Is permanent redirect bad for SEO?

Are redirects bad for SEO? Redirects are not bad for SEO, but — as with so many things — only if you put them in place correctly. A bad implementation might cause all kinds of trouble, from loss of PageRank to loss of traffic. Redirecting pages is a must if you make any changes to your URLs.

Are 301 redirects good for SEO?

301 Redirects are considered best practice in SEO – even if the difference between the two styles of redirects is fairly minimal. For SEO, permanent redirects are usually the way to go. 301 HTTP responses tell the browser, and the users, that the original pages have been “moved permanently” to the destination URL.

Is 302 good for SEO?

When you use a 302 redirect, the original page usually maintains its Google ranking, so it shouldn’t impact your SEO efforts. However, a 301 redirect causes the original page to lose ranking and can cause it to be deindexed by search engines.

How many 301 redirects is too many?

There are no limits in using 301 redirects on a site. You can implement more than 100k of 301 redirects without getting any penalty.

Why am I getting a 302 redirect?

The HyperText Transfer Protocol (HTTP) 302 Found redirect status response code indicates that the resource requested has been temporarily moved to the URL given by the Location header.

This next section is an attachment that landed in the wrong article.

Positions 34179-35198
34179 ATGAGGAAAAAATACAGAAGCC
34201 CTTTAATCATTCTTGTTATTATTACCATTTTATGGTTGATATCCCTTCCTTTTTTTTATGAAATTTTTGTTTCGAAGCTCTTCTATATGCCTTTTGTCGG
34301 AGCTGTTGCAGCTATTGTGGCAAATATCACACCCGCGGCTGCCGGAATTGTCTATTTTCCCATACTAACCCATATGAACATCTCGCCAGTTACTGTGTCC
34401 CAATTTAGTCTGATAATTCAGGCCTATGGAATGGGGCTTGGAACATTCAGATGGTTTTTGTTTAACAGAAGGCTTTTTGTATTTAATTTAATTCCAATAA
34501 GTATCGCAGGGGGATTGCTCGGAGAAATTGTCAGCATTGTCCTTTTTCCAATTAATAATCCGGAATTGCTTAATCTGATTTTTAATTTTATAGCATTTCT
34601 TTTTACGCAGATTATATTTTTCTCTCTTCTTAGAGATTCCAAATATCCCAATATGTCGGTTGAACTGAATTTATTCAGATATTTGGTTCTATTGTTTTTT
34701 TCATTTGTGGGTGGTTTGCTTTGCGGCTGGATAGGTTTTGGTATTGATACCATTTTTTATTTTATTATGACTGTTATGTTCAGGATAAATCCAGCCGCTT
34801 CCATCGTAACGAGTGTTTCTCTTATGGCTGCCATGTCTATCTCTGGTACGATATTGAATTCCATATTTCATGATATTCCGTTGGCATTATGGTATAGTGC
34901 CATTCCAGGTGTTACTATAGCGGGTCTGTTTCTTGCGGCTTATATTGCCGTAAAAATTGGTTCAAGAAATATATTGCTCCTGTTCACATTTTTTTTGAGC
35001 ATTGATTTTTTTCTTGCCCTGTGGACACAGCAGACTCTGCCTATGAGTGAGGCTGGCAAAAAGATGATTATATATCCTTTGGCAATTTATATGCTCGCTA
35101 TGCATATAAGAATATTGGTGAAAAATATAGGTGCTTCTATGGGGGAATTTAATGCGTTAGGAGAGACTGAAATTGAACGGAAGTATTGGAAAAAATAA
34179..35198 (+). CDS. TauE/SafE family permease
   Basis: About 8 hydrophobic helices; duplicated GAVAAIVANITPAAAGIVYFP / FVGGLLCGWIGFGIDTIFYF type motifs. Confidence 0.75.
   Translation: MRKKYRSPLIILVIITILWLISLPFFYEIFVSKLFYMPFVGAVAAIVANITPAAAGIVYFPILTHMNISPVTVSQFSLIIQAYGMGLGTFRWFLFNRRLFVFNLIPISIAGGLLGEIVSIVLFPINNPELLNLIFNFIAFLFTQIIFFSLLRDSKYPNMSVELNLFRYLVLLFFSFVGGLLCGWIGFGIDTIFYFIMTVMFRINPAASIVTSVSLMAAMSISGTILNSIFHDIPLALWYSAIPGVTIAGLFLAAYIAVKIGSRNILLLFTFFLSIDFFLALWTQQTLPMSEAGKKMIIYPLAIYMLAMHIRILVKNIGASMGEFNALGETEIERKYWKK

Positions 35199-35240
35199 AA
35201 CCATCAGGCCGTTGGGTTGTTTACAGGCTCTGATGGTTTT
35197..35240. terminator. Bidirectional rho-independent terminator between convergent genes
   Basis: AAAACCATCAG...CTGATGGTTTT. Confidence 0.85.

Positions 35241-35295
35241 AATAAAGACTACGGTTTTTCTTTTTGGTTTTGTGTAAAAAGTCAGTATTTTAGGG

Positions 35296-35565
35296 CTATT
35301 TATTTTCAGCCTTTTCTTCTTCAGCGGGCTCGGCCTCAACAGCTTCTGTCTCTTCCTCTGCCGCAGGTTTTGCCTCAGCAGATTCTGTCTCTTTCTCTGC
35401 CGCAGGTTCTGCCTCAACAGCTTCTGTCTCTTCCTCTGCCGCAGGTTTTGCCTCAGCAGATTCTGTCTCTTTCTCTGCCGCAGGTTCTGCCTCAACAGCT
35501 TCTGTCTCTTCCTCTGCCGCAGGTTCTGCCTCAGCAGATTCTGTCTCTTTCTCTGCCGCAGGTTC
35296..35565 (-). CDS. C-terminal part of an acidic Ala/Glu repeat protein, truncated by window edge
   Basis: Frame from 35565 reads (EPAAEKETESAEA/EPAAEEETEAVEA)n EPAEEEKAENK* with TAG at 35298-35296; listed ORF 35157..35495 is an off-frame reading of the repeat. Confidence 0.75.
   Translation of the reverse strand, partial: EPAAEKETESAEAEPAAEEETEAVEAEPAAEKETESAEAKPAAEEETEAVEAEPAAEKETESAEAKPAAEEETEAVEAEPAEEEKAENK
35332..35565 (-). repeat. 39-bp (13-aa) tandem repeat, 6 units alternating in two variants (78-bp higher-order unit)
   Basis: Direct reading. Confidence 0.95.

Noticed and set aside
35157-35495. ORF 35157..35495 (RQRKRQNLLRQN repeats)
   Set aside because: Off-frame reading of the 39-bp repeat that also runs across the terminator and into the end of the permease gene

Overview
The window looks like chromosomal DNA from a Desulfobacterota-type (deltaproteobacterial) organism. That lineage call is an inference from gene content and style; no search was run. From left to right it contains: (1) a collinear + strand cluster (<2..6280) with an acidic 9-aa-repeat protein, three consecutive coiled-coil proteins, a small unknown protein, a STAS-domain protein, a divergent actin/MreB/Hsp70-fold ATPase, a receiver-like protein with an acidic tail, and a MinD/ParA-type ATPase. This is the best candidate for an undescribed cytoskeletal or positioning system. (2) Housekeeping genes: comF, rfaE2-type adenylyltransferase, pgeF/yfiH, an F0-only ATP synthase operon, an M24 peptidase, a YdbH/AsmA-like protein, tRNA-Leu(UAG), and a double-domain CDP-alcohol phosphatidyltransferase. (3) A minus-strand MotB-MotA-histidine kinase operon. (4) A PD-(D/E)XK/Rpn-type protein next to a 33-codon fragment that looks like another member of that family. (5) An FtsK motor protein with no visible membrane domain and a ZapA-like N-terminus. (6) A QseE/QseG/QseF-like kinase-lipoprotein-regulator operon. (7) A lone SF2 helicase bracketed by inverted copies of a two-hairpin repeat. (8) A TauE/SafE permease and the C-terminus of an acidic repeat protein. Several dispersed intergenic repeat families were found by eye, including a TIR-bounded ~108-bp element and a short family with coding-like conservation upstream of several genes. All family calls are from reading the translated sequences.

What’s the difference between a 301 and 302 redirect?

301 Moved Permanently. A 301 redirect is a permanent redirect which passes between 90-99% of link equity (ranking power) to the redirected page. 301 refers to the HTTP status code for this type of redirect.

Which is the best 301 redirect for SEO?

So the question is: which redirect is best for SEO? What Is a 301 Redirect? A 301 redirect sends the message to search engines that a website or page has been moved permanently. Permanent means around a year or longer. After a year, check to see if people are still being redirected to your site.

When to use a 301 for a domain name?

It’s also helpful to use a 301 when establishing which domain is your default site: “” or just “”. People tend to leave out the “www” when writing or typing out website names, so a permanent redirect will guarantee they end up on your site even if they forget to type “www”.

Can a JavaScript redirect be interpreted as a 301?

While testing has shown that Google may interpret JavaScript redirects as 301s, it’s not a given. Because JavaScript is executed client-side, not server-side, there’s no guarantee of Google indexing the redirection properly. And finally, there’s no way to declare an HTTP status code when using JavaScript for redirection.